Pain killers are in the lead as being the main cause of accidental death in the US. Just because a doctor prescribes these drugs does not make them safe and eliminating pain medications altogether is not the solution. A person struggling with prescription addiction while suffering from chronic pain needs drug rehabilitation along with a special pain management solution. This type of rehabilitation must consist of pharmacotherapy, physical therapy, and some individual counseling along with a support group. Doctors will often hesitate to prescribe habit-forming narcotic pain medication to a person who has a history of drug addiction. These people will not receive the adequate pain control they need. This often times will lead to addiction because a person will try to self-medicate themselves by turning to alcohol and street drugs. Through rehabilitation, a chronic pain patient can find a balance with their addiction and a pain medication that will not compromise their pain control (Rehab with pain, 2017).

A doctor can work with a patient by providing them with an alternative for chronic pain by prescribing non habit-forming pain medications and a pain management regime. Some non habit-forming treatment options are as follows:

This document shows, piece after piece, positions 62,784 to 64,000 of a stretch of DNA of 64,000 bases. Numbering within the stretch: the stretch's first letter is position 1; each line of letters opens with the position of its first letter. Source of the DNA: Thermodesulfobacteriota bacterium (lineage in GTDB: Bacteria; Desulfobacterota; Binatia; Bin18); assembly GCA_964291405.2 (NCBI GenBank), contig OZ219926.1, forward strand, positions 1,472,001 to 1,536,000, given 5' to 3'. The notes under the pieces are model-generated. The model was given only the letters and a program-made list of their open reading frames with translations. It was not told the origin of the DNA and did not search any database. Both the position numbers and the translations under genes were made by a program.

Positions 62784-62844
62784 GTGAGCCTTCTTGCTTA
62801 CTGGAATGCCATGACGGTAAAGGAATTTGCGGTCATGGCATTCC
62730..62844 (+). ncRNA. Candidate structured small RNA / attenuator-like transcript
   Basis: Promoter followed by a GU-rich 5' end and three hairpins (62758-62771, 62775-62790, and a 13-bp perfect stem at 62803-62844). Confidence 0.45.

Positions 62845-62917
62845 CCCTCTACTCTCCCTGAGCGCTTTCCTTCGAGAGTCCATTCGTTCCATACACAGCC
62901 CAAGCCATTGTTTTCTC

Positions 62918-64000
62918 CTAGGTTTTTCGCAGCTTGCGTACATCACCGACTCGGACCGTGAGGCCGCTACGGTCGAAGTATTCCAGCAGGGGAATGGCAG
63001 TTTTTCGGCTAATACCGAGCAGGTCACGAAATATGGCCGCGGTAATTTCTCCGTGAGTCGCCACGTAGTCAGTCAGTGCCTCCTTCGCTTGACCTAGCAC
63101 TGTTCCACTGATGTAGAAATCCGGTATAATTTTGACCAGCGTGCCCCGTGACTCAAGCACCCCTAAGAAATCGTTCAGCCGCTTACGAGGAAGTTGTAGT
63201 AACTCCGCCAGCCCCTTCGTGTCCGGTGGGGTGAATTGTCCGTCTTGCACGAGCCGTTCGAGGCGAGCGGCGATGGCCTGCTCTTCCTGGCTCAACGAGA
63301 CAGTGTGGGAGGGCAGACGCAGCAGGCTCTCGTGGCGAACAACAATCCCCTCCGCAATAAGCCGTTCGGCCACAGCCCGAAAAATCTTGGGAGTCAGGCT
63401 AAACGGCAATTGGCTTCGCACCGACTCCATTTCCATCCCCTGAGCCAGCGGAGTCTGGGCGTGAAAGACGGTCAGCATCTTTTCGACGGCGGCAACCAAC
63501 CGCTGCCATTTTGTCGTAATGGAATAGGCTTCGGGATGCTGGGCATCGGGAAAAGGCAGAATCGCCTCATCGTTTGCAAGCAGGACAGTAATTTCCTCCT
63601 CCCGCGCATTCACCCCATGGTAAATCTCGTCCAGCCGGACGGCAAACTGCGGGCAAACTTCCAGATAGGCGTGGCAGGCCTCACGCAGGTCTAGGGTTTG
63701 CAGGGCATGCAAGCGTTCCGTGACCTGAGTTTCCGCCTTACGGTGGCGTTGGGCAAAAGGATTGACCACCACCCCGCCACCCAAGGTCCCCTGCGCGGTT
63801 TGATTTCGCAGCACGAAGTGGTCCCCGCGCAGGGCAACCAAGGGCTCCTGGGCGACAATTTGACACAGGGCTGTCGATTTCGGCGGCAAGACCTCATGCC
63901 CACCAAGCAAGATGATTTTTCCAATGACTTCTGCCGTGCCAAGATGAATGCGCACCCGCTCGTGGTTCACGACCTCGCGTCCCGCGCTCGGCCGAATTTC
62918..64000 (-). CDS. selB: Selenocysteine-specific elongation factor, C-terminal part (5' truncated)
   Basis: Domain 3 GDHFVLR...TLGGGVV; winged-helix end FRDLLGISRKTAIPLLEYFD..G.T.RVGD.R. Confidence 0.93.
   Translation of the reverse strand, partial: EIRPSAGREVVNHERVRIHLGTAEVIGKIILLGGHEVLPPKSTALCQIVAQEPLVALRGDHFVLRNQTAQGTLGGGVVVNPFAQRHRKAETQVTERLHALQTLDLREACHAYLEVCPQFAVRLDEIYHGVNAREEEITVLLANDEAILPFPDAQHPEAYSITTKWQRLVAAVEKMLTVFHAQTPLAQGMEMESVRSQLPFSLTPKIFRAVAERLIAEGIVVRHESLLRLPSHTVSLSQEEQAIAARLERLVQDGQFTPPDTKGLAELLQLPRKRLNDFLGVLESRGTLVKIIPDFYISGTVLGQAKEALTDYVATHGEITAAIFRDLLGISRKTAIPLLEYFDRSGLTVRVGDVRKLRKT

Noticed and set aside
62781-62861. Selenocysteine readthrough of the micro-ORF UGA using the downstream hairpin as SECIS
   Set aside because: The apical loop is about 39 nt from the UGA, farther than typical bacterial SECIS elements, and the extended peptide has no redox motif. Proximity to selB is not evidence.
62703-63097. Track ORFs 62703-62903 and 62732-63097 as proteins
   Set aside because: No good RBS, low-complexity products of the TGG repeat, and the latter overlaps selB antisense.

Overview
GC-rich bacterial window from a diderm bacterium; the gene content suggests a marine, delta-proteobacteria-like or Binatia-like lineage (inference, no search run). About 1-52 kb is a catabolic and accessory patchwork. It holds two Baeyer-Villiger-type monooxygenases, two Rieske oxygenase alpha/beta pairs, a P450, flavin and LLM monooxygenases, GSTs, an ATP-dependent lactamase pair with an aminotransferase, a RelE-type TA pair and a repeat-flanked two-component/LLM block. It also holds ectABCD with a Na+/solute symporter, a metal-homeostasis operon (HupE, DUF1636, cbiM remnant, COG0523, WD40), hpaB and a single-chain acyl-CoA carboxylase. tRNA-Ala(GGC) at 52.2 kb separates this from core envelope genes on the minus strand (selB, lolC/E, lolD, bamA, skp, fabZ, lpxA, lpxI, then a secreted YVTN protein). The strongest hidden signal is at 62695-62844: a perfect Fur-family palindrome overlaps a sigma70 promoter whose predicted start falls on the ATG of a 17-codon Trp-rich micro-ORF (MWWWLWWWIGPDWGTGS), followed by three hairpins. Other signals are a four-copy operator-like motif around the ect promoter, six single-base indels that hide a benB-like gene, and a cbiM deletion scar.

• Non-opioid pain medications, such as medications used to prevent seizures or relieve depression
• Opioid replacement drugs that reproduce the effects of opioids at a lower level, like methadone or buprenorphine
• Psychological counseling and behavioral modification to address the causes of addiction and educate the patient in healthy coping strategies
• Opioid therapy in conjunction with a pain control contract that requires the patient to commit to certain conditions, like drug screening (Rehab with pain, 2017).

There are other added treatments a patient can try like massage and acupuncture, hydrotherapy and herbal therapy, and physical therapy along with a non-habit forming pain medication. Many treatment options can be explored to start a person on their road to rehabilitation (Rehab with pain, 2017). Here are just a few options:

The phone number 1800-744-0789 is one place that will put a person in touch with addiction specialists if they have questions about pain management and substance abuse (Rehab with pain, 2017).


Bushak, Lecia. (2015, August 11). The stress of severe pain: 11% of Americans suffer from common pain, NIH states.  Retrieved February 20, 2017, from

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Rehab with pain management. (n.d.). Retrieved February 20, 2017, from

Winston, Tony. (2015, April 24). digital image. Retrieved from

Drug Addiction Treatment/Rehabilitation: Ages 35+